Wrinkle Resistant Finishing Process of Cotton Fabric

Wrinkle Resistant Finishing: Mechanism, Advantages and Disadvantages

Pallavi Sunil Gudulkar
Department of Textiles (Textile Chemistry)
DKTE’S Textile & Engineering Institute, Ichalkaranji, India
Intern at Textile Learner
Email: pallavigudulkar@gmail.com

 

Introduction:
Wrinkle resistant finishing is a method of coating fabrics with a chemical resin that acts as a crosslinker between hydrogen bonds, enhancing stability and preventing wrinkling. The ability of a fabric to recover to a specific degree is referred to as crease recovery. Fabrics consisting of cellulose, regenerated cellulose, and blends containing synthetic fibers have a higher tendency to wrinkle after washing, tumble drying, and wearing. Today, everyone desires that his or her outfit would keep its ironed shape. Wrinkle-free coatings give the fabric a silky, wrinkle-free appearance. Wrinkle-free treatments are widely used in the textile industry to give wrinkle-resistance to cellulosic materials such as cotton fabric.

Why Cotton Creases More?
Bending is the main reason behind the crease formation. Bending tends to the formation of compression zone and an extension zone in the fabric. So, the outer side gets extended and inner portion of the bend gets compressed. And therefore, there must be strain and stresses getting developed in this region.

Cotton contain cellobiose unit. It has a primary hydroxyl group and secondary hydroxyl groups. Primary hydroxyl groups have high reactivity than secondary hydroxyl groups. The secondary bonds are hydrogen bonds. So many intermolecular and intramolecular hydrogen bonds can form due to a greater number of hydroxyl group and these are weak bonds. Due to weak bonds during the process of crease formation these bonds may break also as less energy is required to break them.

Mechanism of Wrinkle Recovery
Resiliency is the term used for wrinkle recovery. It has two components one is resistance to deformation and other is recovery from deformation. Creases are form due to strong mechanical forces. If covalent crosslinking is not available then wrinkle recovery will be less. Strain energy stored during bending should be release to get recovery. If covalent bonds are available then strain energy get stored the bonds gets stretched but they do not get break. So, if then the forces are released, they would like to recover by releasing that energy which has been stored during bending process. If naturally intermolecular crosslinks are not available then we have to create them. A crosslinking agent is needed for creating covalent links. Mainly bifunctional crosslinking agents are used. Polyfunctional crosslinking agents are generally not used as they can create a three-dimensional network which can make the fabric stiffer.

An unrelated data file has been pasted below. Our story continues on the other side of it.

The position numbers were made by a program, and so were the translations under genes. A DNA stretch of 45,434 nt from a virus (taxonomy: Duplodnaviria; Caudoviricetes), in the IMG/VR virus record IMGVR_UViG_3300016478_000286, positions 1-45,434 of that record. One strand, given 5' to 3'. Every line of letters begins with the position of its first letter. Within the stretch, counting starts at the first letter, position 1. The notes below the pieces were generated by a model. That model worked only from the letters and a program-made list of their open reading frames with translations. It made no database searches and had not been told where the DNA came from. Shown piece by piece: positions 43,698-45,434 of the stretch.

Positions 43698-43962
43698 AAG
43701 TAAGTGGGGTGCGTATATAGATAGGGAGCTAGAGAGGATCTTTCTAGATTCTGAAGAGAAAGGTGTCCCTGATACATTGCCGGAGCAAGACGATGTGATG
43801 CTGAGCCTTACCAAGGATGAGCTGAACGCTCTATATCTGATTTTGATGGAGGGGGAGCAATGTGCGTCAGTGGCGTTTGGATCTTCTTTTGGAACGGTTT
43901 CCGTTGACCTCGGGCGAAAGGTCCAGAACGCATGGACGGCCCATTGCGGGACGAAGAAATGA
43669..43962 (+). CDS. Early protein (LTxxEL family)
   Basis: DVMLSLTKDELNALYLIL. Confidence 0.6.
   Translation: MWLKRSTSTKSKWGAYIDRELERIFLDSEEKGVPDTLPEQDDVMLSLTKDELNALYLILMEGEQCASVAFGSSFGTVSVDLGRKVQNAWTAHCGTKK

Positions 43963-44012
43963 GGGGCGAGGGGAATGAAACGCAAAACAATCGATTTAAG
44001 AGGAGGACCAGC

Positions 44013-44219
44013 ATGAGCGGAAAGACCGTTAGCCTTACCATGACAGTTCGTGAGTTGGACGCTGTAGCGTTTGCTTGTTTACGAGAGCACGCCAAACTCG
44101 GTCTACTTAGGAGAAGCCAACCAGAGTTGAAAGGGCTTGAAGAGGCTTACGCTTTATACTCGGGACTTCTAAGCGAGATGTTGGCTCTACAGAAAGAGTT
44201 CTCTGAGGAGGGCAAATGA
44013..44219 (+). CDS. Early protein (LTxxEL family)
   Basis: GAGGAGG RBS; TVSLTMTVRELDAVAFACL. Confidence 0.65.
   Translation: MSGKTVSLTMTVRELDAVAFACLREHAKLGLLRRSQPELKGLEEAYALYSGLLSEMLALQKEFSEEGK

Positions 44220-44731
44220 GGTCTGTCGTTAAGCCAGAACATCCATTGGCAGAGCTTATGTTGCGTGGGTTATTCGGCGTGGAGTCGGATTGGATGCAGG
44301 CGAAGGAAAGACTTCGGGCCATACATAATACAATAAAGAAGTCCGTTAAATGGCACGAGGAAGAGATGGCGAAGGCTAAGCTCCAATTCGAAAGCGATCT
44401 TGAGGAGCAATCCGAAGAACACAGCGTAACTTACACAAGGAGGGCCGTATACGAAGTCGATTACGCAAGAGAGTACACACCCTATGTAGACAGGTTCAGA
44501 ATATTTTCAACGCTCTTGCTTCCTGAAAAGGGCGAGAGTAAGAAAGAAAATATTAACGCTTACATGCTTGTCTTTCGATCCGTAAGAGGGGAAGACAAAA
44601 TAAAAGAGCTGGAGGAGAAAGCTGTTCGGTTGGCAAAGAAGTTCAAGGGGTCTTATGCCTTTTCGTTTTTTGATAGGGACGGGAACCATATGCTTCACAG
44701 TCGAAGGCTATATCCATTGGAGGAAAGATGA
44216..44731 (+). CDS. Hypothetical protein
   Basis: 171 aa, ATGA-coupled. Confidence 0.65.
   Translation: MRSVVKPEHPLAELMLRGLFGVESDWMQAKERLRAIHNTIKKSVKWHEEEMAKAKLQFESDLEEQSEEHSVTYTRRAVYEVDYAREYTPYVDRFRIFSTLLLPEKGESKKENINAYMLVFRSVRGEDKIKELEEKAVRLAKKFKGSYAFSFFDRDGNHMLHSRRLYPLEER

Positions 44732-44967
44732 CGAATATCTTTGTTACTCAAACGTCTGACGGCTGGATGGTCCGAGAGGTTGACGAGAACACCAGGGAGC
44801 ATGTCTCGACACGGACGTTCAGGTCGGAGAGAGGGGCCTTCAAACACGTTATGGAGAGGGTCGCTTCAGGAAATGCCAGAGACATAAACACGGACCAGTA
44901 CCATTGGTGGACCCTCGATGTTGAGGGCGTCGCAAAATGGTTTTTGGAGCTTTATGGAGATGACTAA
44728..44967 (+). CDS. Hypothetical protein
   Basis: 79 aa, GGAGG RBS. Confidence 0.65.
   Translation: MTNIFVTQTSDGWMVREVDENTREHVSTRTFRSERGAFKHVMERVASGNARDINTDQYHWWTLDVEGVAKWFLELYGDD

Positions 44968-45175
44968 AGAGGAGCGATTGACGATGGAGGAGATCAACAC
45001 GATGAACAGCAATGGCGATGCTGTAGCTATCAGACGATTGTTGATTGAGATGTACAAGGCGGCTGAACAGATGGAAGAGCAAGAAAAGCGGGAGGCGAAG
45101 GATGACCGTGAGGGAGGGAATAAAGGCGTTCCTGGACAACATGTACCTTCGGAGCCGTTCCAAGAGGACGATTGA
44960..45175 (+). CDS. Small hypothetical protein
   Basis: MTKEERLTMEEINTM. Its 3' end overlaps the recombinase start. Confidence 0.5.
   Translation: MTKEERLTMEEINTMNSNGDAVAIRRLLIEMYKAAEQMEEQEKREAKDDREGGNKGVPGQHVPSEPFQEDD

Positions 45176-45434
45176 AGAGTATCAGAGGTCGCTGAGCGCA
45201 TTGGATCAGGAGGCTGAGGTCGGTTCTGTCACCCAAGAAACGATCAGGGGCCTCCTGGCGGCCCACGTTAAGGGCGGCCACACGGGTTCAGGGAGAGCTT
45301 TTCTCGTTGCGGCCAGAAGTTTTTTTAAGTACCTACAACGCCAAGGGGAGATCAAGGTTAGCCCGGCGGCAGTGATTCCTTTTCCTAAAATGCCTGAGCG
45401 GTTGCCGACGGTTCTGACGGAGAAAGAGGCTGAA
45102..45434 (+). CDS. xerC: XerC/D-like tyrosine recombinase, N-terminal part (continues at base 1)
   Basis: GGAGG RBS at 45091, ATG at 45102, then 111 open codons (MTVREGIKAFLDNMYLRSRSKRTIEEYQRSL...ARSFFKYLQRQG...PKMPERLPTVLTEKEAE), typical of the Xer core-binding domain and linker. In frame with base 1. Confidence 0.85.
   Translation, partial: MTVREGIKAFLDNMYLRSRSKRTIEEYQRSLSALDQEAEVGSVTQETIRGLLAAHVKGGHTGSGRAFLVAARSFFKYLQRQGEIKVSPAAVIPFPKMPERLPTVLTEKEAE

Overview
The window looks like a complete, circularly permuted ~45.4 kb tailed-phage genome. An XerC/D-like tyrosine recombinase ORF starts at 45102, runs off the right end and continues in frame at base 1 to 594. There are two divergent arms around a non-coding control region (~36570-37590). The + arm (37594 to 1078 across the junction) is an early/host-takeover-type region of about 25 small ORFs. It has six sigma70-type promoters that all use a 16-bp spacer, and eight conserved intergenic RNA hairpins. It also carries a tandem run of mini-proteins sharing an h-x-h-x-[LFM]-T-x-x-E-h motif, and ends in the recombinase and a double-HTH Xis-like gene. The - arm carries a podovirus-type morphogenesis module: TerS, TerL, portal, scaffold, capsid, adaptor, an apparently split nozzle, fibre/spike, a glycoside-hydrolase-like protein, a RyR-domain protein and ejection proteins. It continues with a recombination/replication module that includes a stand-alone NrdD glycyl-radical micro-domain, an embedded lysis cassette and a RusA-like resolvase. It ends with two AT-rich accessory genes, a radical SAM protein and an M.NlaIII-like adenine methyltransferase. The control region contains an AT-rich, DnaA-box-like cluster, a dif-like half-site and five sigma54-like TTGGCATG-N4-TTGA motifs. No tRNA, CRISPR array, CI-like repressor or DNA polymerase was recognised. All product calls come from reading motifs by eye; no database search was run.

Evaluation of Crease Recovery
Crease recovery refers to a fabric’s capacity to return to its original state. This recovery is a quantitative measure of crease resistance expressed in terms of the crease recovery angle (CRA). The Shirley crease recovery tester is used to determine this. Fabric is given a crease by simply placing it between two glass plates and a 500gm weight for one minute. The creased fabric is clamped on the instrument.

Crease Recovery Tester
Figure 1: Crease Recovery Tester

The instrument is made up of a circular dial with a clamp to hold the specimen in place. The specimen hangs freely from the edge of a knife just beneath the dial’s center, and the angle at which the specimen recovers from creasing is determined by the index line or circle scale fitted along the circular dial. The recovery of a crease is determined by this recovery angle. When the angle is 0 degrees, recovery is zero, and when the angle is 180 degrees, recovery is full. The overall CRA of the fabric increases from around 150 degrees (untreated) to about 300 degrees when the CRAs of the warp and fill directions are added together (resin finishes). Crease recovery is dependent on the construction, yarn twist, pressure, time, and other factors. In most cases, wrinkle recovery occurs more in the warp than in the weft. This is due to the excellent quality and strength of warp yarns, as well as the fact that they are treated with size and held at higher tension during weaving, etc.

Wrinkle Resistant Finishing
Wrinkle resistant finishing mainly falls into two groups:

A. Deposition type of resin
As the name implies, this finish involves the application of resin to the cloth as a surface coating. There will be no reaction between the fiber and the resin in this case. Padding mangles with acid catalyst are used to apply them in soluble form to the surface of the cotton fabric. These resins provide a lower level of crease resistance than cross linking resins while still providing stiffness to the fabric. They include following resins:

  • Phenol formaldehyde resin
  • Urea formaldehyde resin
  • Alkyd resin
  • Ketone resin
  • Vinyl resin
Urea Formaldehyde resin
Figure 2: Urea Formaldehyde resin
Phenol Formaldehyde resin